Now, I wasn’t so rash as to think I could just delete it and reload it and everything would be fine. And I even backed up some files before I deleted it. But (see above regarding the three pages of files), I didn’t actually back up all the files. But I didn’t know it. At the time, I re-installed a clean version of WordPress, ended up with a brand new blog and a welcome message from Mr. WordPress, and my feed sent out a new post to everyone. It caused amusement and confusion. Then, I thought, now I can import the database and things will be fine, right? Still not right.

Because now the WordPress files were set up to look for a specific database name, the one that just got created when I re-installed WordPress, and although I could import the content of my old database (having unzipped the archive file myself), I couldn’t change the new name to match the old, deleted, one. And the WordPress files couldn’t talk to the database file to see anything. I didn’t realize any of this at the time. But, what do you do when things  aren’t working? Break something else.

I deleted WordPress over and over, installed it to different roots, different directories. Sometimes I’d end up with the main page of the blog loading fine, and none of the individual pages working. Sometimes I’d end up with a site redirect back to my Blogspot blog, which already has a redirect in place that sends people to my own domain. I put people in an infinite Backpacking Dad loop.

I tried restoring my files to previous days, previous weeks, but without seeing that I was only doing one third of the files I was never going to fix things that way. The database was backed up, re-installed, deleted, recreated with exactly the same name as the old one, deleted again, re-installed.

I contemplated switching to Typepad, or any other blogging platform, but I was pretty worried I wouldn’t be able to import my posts to a new one, and I’d lose the look of my blog entirely.

I complained to Twitter, a lot. And that’s where things took a turn for the better. Although I’d been spending a lot of time searching for websites with helpful posts about my problem, Twitter is actually full of helpful people. I had some great help. Cultural Savage offered to just do it for me, and also pointed me to some great resources. Avitable helped me clear up the confusion about why my database wasn’t talking to my WordPress files. And Astrogirl426 held my hand while I tried to figure out why my permalinks weren’t working even though my main page was. With their help I finally figured everything out.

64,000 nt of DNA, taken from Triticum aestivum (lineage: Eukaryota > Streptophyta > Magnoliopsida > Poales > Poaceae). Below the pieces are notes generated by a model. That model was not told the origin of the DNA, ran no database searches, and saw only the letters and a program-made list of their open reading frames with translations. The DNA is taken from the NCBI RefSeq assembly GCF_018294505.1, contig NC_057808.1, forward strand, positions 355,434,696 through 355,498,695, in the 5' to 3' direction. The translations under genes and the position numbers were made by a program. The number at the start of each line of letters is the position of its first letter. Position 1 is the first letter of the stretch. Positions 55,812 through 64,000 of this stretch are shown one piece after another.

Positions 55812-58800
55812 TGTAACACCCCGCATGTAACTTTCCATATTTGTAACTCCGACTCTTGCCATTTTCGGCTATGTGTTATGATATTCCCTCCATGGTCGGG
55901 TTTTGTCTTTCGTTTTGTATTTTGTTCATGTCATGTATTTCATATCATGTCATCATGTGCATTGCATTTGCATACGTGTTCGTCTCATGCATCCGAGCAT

I ended up with a new WordPress Installation, a new database name, my old database files imported into the new database, all of my files restored to the day before (instead of just grabbing the first third), and then a change in the wp-config.php file from the restore to look for the new database name, even though it had all of the old database content.

“SUCCESSSSSSS!!!!!” I yelled to Twitter when I was done. I refrained from offering a link purporting to be to my restored blog, but would actually be a Rickroll. Twitter had been too kind. Even though, as Mr Lady hinted to me, it would have been one of my best Rickrolls ever. But no, I was feeling happy, celebratory, even. I had conquered my rogue blog. I had gone forth with allies, brave and true, and returned victorious to my online space. I settled in to the couch to try to get on with the actual business of the day.

Then Emily came home from work, and I realized just how long I’d been questing. Too long. Dinner calls, kids must be bathed. A day wasted online in the least fun way I can imagine that is also safe for work.

Now, note that essentially what I did was set myself the problem of adding a counter to my blog, and then in a few short steps I had deleted the entire thing. Do not be like me. I was lucky to have help, a recent restore point for some files, an okay database backup that I grabbed right before I really broke things, and some time. Backup your files. Backup your database. Don’t add widgets and code and make changes to your blog layout when you don’t know what you are doing. Be smarter than me.

Oh, remember all of those changes I made to the blog, way, way up there at the top of this post? Yeah, I did all of that after I restored my broken blog to all of its glory. Because I couldn’t leave well enough alone. But, I didn’t add any subscriber or visitor counters. Because maybe I was doing it for the wrong reasons after all.

I’d say my blog had a pretty strong opinion about that.